Rushville Republican

December 24, 2013

Yes, Virginia, there is a Santa Claus

By Paul W. Barada
Rushville Republican

---- — It takes quite a few years for my column to fall on Christmas Eve, so I’m going to take advantage of this rare opportunity to enjoy some of this special day with all of you. Once upon a time, actually back on Sept. 21, 1897, a little girl received an answer to a question that had been bothering her. The response to her question appeared in the New York Sun newspaper and was written by newsman Francis P. Church. Church, himself, long ago drifted into obscurity, but his response to the little girl’s letter has become a Christmas classic – well worth reading on this special day.

“Dear Editor:

I am 8 years old.

Some of my little friends say there is no Santa Claus.

Papa says, ‘If you see it in The Sun it’s so.’

Please tell me the truth; is there a Santa Clause?

Virginia O’Hanlon

115 West Ninety-Fifth Street.”

“VIRGINIA, your little friends are wrong. They have been affected by the skepticism of a skeptical age. They do not believe except they see. They think that nothing can be which is not comprehensible by their little minds. All minds, Virginia, whether they be men’s or children’s, are little. In this great universe of ours man is a mere insect, an ant, in his intellect, as compared with the boundless world about him, as measured by the intelligence capable of grasping the whole of truth and knowledge.

“Yes, VIRGINIA, there is a Santa Claus. He exists as certainly as love and generosity and devotion exist, and you know that they abound and give to your life its highest beauty and joy. Alas! how dreary would be the world if there were no Santa Claus. It would be as dreary as if there were no VIRGINIAS. There would be no childlike faith then, no poetry, no romance to make tolerable this existence. We should have no enjoyment, except in sense and sight. The eternal light with which childhood fills the world would be extinguished.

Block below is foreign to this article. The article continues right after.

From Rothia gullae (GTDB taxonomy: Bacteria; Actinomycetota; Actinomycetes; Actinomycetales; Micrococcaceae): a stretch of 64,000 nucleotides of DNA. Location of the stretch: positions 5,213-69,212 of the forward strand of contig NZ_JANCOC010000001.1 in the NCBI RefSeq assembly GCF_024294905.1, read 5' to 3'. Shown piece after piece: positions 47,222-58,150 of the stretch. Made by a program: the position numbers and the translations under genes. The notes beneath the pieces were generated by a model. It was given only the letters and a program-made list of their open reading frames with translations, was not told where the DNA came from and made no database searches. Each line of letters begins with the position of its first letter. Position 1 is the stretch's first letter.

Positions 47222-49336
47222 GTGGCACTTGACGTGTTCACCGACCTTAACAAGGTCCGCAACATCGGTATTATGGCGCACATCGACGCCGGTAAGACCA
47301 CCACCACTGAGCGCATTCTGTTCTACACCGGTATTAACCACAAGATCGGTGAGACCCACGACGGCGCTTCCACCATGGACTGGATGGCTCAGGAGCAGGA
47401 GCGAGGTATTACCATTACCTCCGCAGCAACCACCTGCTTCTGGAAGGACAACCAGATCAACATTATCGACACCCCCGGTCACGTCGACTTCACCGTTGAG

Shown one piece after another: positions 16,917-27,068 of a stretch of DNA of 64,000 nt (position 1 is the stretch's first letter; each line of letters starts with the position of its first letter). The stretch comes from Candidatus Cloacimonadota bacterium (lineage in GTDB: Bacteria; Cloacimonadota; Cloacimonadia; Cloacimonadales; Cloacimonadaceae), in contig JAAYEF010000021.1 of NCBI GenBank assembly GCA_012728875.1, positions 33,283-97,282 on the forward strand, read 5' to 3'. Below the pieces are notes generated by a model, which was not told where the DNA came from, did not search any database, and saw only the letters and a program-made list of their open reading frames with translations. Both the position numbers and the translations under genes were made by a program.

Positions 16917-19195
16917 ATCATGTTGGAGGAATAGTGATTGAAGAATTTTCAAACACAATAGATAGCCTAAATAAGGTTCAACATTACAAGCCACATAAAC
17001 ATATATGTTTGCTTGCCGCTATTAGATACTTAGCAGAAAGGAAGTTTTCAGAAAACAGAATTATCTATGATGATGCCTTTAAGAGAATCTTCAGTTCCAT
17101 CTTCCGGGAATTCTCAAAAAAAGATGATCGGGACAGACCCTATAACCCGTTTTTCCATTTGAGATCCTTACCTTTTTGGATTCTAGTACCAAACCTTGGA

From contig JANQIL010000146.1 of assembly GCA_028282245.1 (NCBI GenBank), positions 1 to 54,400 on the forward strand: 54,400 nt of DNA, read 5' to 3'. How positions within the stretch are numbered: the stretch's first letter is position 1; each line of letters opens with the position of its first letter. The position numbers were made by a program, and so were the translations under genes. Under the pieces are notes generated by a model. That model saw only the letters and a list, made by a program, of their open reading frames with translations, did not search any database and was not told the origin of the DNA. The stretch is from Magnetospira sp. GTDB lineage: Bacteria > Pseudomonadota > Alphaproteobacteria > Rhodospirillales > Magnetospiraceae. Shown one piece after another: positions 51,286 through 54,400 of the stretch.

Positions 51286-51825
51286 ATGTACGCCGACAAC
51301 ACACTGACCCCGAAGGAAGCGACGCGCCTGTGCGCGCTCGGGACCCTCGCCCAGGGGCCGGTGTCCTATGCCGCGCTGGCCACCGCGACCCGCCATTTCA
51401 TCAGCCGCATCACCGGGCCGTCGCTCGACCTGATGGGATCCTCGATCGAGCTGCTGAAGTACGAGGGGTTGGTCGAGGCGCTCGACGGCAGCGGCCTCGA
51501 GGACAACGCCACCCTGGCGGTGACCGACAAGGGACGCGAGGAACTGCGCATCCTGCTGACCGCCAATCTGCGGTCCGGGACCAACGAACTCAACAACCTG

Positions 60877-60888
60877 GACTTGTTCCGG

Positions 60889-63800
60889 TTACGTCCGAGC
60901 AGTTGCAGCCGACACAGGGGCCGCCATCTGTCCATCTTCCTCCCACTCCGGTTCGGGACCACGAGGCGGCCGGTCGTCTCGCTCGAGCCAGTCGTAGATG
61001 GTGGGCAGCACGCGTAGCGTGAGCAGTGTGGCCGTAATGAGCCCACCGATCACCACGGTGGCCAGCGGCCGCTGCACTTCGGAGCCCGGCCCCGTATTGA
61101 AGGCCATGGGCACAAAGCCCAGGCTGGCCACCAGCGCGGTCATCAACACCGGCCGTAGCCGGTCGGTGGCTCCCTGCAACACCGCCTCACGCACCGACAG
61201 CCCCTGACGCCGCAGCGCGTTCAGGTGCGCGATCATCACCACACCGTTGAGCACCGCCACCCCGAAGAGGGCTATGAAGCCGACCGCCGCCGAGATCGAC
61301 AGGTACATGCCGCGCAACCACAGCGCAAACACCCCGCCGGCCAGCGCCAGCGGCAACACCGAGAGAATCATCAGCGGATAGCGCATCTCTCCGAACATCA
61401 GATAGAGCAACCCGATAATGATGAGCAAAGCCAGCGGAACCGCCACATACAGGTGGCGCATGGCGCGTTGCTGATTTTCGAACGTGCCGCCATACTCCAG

“Not believe in Santa Claus! You might as well not believe in fairies! You might get your papa to hire men to watch in all the chimneys on Christmas Eve to catch Santa Claus, but even if they did not see Santa Claus coming down, what would that prove? Nobody sees Santa Claus, but that is no sign that there is no Santa Claus. The most real things in the world are those that neither children nor men can see. Did you ever see fairies dancing on the lawn? Of course not, but that’s no proof that they are not there. Nobody can conceive or imagine all the wonders there are unseen and unseeable in the world.

“You may tear apart the baby’s rattle and see what makes the noise inside, but there is a veil covering the unseen world which not the strongest man, not even the united strength of all the strongest men that ever lived, could tear apart. Only faith, fancy, poetry, love, romance, can push aside that curtain and view and picture the supernal beauty and glory beyond. Is it all real? Ah, VIRGINIA, in all this world there is nothing else real and abiding.

“No Santa Claus! Thanks God! he lives, and he lives forever. A thousand years from now, VIRGINIA, nay, ten times ten thousand years from now, he will continue to make glad the heart of children.”

I doubt that any of us could ever hope to answer the question; “Is there a Santa Claus?” more beautifully or more reassuringly than it was answered over 115 years ago by Francis P. Church. What he wrote to little Virginia O’Hanlon has become the most reprinted newspaper editorial in history. It has been reprinted in dozens of languages as well as in books, in movies, and in other editorials. Commonly called, “Yes, Virginia, there is a Santa Claus,” Church’s immortal editorial couldn’t be more to the point on this particular day and this particular evening.

The author’s point that Santa Claus is real and that he exists as much as “love and generosity and devotion exist” goes right to the heart of his response to Virginia. He adds, “…you know they abound and give to your life its highest beauty and joy.” If a more appropriate analogy could be offered up, I can’t imagine what it would be to prove the existence of Santa Claus – especially on this Christmas Eve.

So, if your children ask you if there really is a Santa Claus coming tonight, I would most respectfully urge you to read them the letter Francis P. Church wrote to a little eight year old girl well over a century ago. I don’t think the question can be answered any better.

That’s –30—for this week and best wishes for a very Merry Christmas to everyone!